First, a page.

Sunday, 11 August 2019

Tonbridge parkrun

Tonbridge is a historic market town in Kent. It was recorded in the Domesday Book as Tonebridge and was known for centuries after as Tunbridge. The origin of the name is not certain, but it is thought to have come from either; an estate, manor or farm (Tun) with a bridge, a bridge belonging to Tunna (an Anglo Saxon name), or simply a contraction of 'town of bridges' owing to the high number of streams the high street would have crossed.

Following much confusion with the newer spa town of Tunbridge Wells, in 1870 the post office had the name of the town changed from Tunbridge to Tonbridge. Even with the change, the pronunciation stayed the same [Tun-brij] which continues to this day. The wider borough of Tonbridge and Malling has a population of around 40,000 people.

tonbridge

One of the main features of the town is the motte-and-bailey castle, Tonbridge Castle. The original wooden structure was built by Richard Fitz Gilbert who had been awarded 176 Lordships following the Norman Conquest of England in 1066. The current Gatehouse was commissioned by Richard's descendant Richard de Clare. It took 30 years to build and was completed in 1260. Tonbridge is also famous for its public boys' school Tonbridge School, which dates back to 1553.

The town also features a public park, Tonbridge Racecourse Sportsground, which is just off the High Street. It sits on land which was used for horse racing for a period of 23 years from 1851 until 1874. The park covers 69 acres and has facilities such as sports pitches, a playground, and mini-golf. Next door is Tonbridge Swimming Pool which has indoor and outdoor pools (they are linked, so you can easily transfer between the two without getting out of the water).

briefing / start

The park became home to Tonbridge parkrun on 9 November 2013, and I attended that very first event. Since that date, the original course has been modified, so almost 6 years after writing my original blog, I popped back over to see how things are going and to write this update. The first thing to note is that the event has grown. A lot. On any given week, you would have to expect the number of attendees to top 500, but this seems to be increasing to 600 with a handful of occasions being over 700.

The meeting point for the event is just inside the park, next to the River Medway, opposite the swimming pool. For those arriving by car, there is a car park at the swimming pool called 'Lower Castle Field Car Park', but given the numbers of people attending, it will probably fill up long before 9am. The closest alternative is just a few hundred metres away outside Tonbridge Castle and this is 'Upper Castle Field Car Park'. Current fees are £1.30 for an hour, £2.30 for two, or £3.10 for three.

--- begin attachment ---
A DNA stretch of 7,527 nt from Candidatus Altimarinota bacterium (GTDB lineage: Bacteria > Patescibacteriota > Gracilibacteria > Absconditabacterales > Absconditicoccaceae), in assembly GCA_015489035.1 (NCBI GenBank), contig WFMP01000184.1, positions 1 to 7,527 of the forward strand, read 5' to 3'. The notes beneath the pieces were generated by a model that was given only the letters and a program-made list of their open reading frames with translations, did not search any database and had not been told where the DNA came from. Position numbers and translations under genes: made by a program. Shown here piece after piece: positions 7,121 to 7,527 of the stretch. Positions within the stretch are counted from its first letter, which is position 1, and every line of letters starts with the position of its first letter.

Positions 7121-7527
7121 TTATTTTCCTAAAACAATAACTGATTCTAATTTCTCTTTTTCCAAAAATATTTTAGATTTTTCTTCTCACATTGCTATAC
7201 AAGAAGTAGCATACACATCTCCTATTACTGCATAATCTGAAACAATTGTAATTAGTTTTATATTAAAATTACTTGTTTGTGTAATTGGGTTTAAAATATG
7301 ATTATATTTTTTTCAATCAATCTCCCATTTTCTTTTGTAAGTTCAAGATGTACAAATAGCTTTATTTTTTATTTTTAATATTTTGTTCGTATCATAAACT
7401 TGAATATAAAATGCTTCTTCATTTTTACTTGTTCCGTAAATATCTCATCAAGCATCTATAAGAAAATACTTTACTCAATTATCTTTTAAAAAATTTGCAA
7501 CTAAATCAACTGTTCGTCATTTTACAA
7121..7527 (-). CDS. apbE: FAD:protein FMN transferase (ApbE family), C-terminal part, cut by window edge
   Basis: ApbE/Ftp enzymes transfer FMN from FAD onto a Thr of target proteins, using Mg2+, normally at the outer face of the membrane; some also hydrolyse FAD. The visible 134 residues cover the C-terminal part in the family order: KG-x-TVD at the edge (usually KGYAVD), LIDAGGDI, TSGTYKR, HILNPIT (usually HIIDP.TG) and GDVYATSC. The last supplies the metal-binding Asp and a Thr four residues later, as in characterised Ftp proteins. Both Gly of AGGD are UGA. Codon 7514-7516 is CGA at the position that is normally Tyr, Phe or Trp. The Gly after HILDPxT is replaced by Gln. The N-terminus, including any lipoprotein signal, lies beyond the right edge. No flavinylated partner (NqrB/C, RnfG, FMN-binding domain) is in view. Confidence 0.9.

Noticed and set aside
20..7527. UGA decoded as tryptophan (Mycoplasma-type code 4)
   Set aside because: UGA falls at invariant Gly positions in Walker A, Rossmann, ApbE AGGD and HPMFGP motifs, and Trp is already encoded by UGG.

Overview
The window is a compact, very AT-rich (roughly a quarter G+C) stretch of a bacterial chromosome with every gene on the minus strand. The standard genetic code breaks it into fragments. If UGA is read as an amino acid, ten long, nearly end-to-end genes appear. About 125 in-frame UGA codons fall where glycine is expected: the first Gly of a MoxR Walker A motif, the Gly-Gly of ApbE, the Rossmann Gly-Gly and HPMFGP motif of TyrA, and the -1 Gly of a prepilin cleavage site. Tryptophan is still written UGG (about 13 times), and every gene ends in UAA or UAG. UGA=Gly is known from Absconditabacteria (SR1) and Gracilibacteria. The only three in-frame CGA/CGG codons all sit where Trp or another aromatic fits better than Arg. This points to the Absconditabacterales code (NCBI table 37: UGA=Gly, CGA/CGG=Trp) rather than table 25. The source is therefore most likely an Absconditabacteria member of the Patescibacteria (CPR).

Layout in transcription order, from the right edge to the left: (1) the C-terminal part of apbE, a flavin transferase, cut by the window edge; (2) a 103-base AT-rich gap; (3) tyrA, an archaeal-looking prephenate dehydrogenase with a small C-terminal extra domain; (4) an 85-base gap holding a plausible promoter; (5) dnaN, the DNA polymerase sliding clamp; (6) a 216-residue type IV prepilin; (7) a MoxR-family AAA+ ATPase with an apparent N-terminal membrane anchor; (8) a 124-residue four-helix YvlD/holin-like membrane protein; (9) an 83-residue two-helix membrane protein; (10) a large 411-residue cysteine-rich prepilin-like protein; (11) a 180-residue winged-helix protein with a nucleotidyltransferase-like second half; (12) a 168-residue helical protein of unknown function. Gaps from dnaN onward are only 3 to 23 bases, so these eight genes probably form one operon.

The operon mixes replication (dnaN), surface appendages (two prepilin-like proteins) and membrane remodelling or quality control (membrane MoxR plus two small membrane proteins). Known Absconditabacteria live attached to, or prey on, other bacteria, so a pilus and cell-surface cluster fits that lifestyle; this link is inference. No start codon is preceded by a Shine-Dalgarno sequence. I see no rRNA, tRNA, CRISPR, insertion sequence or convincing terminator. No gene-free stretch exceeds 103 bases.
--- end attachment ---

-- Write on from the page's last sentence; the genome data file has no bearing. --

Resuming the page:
opening stretch

If taking the train, Tonbridge Station is only a short walk away from the park. For any cyclists, there are fences around the park which will come in handy for securing a bicycle. There are also some bike racks outside the swimming pool. There are a few options for toilets - the swimming pool has some, also there are some more within the park less than 50 metres from the start area, and there are also some just next to the old Tonbridge Fire Station which is next to the Castle.

The course is run on an out-and-back lollipop-style route. The start section is of course in the park, but this event has a lot more to offer than just the park! It's a flat course and underfoot you will find mostly tarmac paths, but some are a little muddy/splashy when the weather turns. It's absolutely fine for buggy running too. The initial footpath is way too narrow to accommodate the entire field of participants so there is quite a wide spread of people across the grass as the course meanders along next to the river.

cycle route / bridges

It's not long before the route crosses the first of seven different river crossings which takes you into the other side of the park. There is a mini out-and-back here, which feeds the participants onto Cycle Route 12 - this links Tonbridge via a mostly-traffic-free route to the village of Penshurst, which, incidentally, is where you'll find Kingdom parkrun (my venue blog). The majority of Tonbridge parkrun is on this cycle route, so keep an eye out for cyclists.

The course then leaves the park by passing under the railway line (watch your head if you're tall) and heads onto the tree-lined path that leads towards Haysden Country Park. The path eventually opens out to a decent width, however the next few bridge crossings are essentially single file, so things may get a little congested at points depending on your position in the field. Keep an eye out for the World War Two pill box nestled inside the bushes.

haysden country park / barden lake

After crossing Lucifer Bridge (concentrate on your footing, it can be a tiny bit slippery) and Little Lucifer Bridge, there's another section through woodland as you enter Haysden Country Park, and as you cross the seventh bridge, the glorious sight of Barden Lake comes into view. The lake itself is not a natural feature - it is the result of a sand and gravel extraction pit which was in operation during the 1970s and 1980s. If the regular route is being used, you complete a full lap of the lake before heading back. However there is a 'B' route which has a turnaround point halfway around the lake.

The remainder of the 5k is just a simple case of re-tracing your footsteps all the way back over all the bridges (making it 14 crossings in total), under the train line, along the mini-out-and-back and back around to the original meeting point, which has now become the finish. It's worth noting that depending on where you are in the field you may have two-way runners/walkers on some of those single-file bridges. This will mostly affect those towards the front and back of the field.